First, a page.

With all due apologies, I’m kind of scattered this week. There is no single topic that is screaming out to me, eliciting a well-thought out essay.
That said, the media still manages to outrage me, and I am compelled to share. Use the links to get a fuller story
• Bloomberg, which is hardly a left-wing news organization, reported that the Koch Brothers secretly (and illegally) conducted business with Iran. You might think this would be a major news story, since they are among the world’s richest men, and major funders of various conservative think tanks and candidates. Also, you know, there’s that whole Axis-of-Evil thing. But, no, instead we got coverage of Rick Perry’s parents’ hunting lodge and other irrelevancies. I can only assume that those Dixie Cup ads come with a lot of strings attached*.
• Hank Williams, Jr., an entertainer said something stupid about the president. As a result, he lost a lucrative gig, and there is controversy. While I’m opposed to censorship, I’m not opposed to this. It’s cause and effect. If you don’t like what happened to Hank, buy his records. I enjoy listening to the Dixie Chicks. And if you look to entertainers for your political insight, you deserve what you get.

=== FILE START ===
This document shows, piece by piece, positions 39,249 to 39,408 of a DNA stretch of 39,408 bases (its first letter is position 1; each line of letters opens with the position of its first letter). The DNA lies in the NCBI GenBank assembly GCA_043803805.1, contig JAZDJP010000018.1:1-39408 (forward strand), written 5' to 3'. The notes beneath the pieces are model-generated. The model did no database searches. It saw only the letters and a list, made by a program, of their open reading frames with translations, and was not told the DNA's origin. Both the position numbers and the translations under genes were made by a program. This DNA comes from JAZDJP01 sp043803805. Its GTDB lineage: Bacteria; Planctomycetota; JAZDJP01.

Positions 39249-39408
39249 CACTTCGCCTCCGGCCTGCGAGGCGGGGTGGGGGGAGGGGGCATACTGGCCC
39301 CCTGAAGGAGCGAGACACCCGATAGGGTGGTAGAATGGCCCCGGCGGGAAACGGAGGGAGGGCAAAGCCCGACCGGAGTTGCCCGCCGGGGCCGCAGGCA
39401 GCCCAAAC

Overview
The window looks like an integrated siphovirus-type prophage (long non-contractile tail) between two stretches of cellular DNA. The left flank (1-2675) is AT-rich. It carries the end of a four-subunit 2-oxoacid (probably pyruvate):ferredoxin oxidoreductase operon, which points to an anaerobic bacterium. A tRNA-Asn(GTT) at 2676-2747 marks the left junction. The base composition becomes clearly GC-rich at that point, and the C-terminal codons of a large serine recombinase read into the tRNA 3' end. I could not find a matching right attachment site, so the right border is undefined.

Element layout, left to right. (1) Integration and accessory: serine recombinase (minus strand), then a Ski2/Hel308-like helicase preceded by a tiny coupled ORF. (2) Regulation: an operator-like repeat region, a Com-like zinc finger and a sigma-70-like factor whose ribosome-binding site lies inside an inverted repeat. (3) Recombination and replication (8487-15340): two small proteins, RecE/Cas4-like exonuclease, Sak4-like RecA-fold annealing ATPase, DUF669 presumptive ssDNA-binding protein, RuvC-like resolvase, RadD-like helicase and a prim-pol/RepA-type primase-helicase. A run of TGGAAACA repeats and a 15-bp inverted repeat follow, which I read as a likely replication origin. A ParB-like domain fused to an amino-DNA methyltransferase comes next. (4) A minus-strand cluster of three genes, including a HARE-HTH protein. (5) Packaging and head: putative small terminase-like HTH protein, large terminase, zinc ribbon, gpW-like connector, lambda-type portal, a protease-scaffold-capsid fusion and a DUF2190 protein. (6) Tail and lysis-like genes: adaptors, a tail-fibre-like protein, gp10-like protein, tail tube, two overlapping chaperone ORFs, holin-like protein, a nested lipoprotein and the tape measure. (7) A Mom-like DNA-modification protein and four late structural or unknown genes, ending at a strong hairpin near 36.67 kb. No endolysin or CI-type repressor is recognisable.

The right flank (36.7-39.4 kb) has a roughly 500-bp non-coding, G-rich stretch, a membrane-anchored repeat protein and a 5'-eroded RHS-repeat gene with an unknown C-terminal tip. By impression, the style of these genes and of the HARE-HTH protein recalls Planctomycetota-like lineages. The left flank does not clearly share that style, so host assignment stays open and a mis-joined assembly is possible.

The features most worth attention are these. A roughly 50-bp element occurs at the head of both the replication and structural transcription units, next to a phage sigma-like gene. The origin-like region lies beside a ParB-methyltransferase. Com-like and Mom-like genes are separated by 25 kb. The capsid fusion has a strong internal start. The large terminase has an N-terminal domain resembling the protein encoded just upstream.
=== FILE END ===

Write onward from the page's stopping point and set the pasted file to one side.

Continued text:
* And also, the central idea, which those of us on the Left have been saying for at least three years now, is that creating jobs is more important than shrinking the debt. This report from the non-partisan Congressional Budget Office would seem to support that idea. And if tax cuts for the rich actually created jobs, we would have seen more growth in employment under Bush than we did under Clinton. As Stephen Colbert says, facts have a liberal bias. (Thanks to Josh Marshall for the link.)
• Scientists have found that one of the major differences between males and females is that males are more stimulated by visuals. And in case you didn’t think that was stupid, read this. I look forward to the hot new DC New 52 heroine, Beer Bottle Girl.
* (Please note: That’s sarcasm, not paranoia.)
Media Goddess Martha Thomases is grateful to have lived at a time when there was a Steve Jobs.